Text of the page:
With Instagram gradually rolling out the removal of the number of likes an image gets being visible, a lot of reactions have surfaced: confusion, animosity, and for some — like me — excitement.
I resisted Instagram in the early days of the platform. I didn't feel it had a place for me or my work, but eventually, I had to concede. It was not only a burgeoning social media; it was a powerful tool for business and advertising your own work as an artist. So, I joined, and for a year or two, I took it very seriously. My following was growing healthily, my likes per image were increasing, and I was at around a 10% interaction rate, which agencies were very keen on at the time. Then, a shift in algorithms pulled the rug from under me.
I went from a 10% interaction rate to around 1-2% with no discernible cause; I hadn't changed the way I worked, what I was posting (if anything, it was improving in quality and appeal of subject), I was using the same hashtags, and posting at the same times. I was far from alone. In fact, most of the people I was in regular contact with on the platform took a massive hit. I worked on getting better numbers for a few months, before eventually assigning that time elsewhere. There was a positive from all this, however.
I began to see the platform's flaws. Perhaps when I was enjoying the tool and the gratification of sustained, measurable growth, I saw the whole of Instagram through rose-tinted glasses. Having then been stung by the behind-the-scenes change to the algorithm, I was not as quick to jump to its defense. The first casualty I saw has been observed in many articles, even a few here on Fstoppers: the seeming death of creativity.
Now, that is obviously hyperbole, but not without basis. Certain types of images just did well with regards to interactions, that is, likes and comments. As a result, more people recreated these types of images. This looks like the death of creativity, but really, it's just the Occam's razor route to "success." We all want to post our work — whether it's an image, a song, a poem, an article — and see it blow up with likes, comments, and shares. It feels like a reward for what you did. So, why mess with a working formula? Where once originality was praised, Instagram made it so recreating popular visuals stood in its place.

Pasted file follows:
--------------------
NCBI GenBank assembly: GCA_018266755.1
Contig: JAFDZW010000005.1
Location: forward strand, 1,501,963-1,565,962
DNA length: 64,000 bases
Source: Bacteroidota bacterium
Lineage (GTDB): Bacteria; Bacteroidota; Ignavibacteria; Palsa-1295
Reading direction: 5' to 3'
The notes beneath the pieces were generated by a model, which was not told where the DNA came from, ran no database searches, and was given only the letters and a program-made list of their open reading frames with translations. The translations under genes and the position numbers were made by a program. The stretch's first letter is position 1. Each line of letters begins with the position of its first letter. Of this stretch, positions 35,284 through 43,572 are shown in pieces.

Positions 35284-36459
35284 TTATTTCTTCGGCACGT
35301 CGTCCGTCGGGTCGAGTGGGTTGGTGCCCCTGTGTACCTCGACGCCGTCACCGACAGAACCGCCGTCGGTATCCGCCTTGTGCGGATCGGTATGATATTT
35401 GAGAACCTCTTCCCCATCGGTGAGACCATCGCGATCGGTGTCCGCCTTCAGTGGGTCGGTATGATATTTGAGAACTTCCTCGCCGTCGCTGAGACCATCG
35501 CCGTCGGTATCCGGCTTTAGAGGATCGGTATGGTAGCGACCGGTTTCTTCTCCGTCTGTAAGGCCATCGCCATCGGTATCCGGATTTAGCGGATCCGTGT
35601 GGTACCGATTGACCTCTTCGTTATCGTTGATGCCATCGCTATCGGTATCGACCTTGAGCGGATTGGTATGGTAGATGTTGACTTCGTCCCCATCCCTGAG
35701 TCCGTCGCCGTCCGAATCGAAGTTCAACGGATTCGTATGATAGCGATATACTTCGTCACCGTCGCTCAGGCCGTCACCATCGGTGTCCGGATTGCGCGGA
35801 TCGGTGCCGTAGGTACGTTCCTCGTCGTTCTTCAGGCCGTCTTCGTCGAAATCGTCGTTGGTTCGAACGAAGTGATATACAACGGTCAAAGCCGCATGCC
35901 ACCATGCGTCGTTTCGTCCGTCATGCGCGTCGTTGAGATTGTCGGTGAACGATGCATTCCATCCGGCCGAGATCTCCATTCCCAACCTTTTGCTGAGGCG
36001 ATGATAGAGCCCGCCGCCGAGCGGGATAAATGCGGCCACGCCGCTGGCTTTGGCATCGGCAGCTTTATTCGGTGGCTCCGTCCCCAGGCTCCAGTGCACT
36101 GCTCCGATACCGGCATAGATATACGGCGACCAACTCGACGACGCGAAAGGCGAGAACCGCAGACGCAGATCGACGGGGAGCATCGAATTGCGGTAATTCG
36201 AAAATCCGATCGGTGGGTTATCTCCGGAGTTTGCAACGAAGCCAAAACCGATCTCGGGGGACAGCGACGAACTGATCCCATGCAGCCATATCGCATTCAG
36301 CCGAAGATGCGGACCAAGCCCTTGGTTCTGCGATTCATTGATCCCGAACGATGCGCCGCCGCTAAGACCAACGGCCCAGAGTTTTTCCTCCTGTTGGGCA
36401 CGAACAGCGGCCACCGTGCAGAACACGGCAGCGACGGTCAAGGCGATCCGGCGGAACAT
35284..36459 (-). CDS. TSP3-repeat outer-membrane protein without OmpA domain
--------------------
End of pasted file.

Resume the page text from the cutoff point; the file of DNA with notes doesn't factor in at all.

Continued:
The pendulum didn't just swing that way either. Not only were you rewarded for taking pictures people demonstrably respond well to, but going out of your way to create something new was more work, more difficult, and had far more risk. We've all proudly published an image and witnessed it fall stillborn from the press. Whether it's because the algorithm didn't put it in front of the right eyes or the work is simply not worthy of praise, it hurts one's pride all the same.
So Why Is the Removal of the Number of Likes a Good Thing?
It's liberating for so many reasons. Firstly, you can post whatever you want without the fear of it performing horrendously for everyone to see. I'm sure there are people out there who did that anyway without a care in the world, and good for you, but the majority don't. I could argue that for me, it would be resoundingly negative to have an image fail when it is work for a brand, or that agencies might see my latest image is doing terribly and wonder why. But as much as it is that, it's also ego — make no mistake.
Secondly, it's, for all intents and purposes, the removal of pigeonholing. Instagrammers who have built a following as a traveling landscape photographer but yearn to post a few portraits have been freed from their shackles. There is now an opportunity to move away from the ritualistic content creation for your specific audience and move to creating whatever content you want to create. I expect some will scoff at anyone who was living within the boundaries of how their audience reacted to types of content, but again, the majority of people who take Instagram seriously as a tool had to. I haven't taken the platform seriously for a year or two now, and yet, I still get work and inquiries through it, so deviating from what works could potentially be damaging for businesses with accounts on it.
Thirdly, while it doesn't remove the competitive element of Instagram, it does strip it back. This echoes the point of risk, with many Instagrammers competing with thousands upon thousands of other people in their niche, a limiter is put on creativity. Instead of trying new things with the hope of creating something unique and memorable with a higher risk of failure, people are more likely to play it safe and harvest those likes and follows with content that is proven to work.
Problems Still Exist
This change, while brilliant, isn't a holistic solution to the platform's problems. The order of the feed not being chronological is still a huge bugbear for many of us. The rise of sponsored content and ads is getting increasingly more intrusive with every day that goes by. But, most relevantly to this article, the removal of likes might not fully undo how people treat their accounts. Many will still want their profiles to look synergized and themed, they will still want a lot of comments (which could replace the "like" metric), and they will still know themselves whether a post does well.
I don't claim for a second that removing the number of likes from posts returns the platform to its glory days, but it's at least a big step in the right direction.
The change has upset a lot of people, but I'm absolutely convinced it's a positive one for its users, photography, and Instagram as a whole. It has certainly piqued my interest in rekindling a relationship with that old flame and seeing if it boosts my enjoyment, though that may well be a separate issue.
A few months ago, our writer, Andy Day wrote an article on why Instagram should hide follower counts, but why they never will. Well, who knows, Andy may have to eat his words someday soon.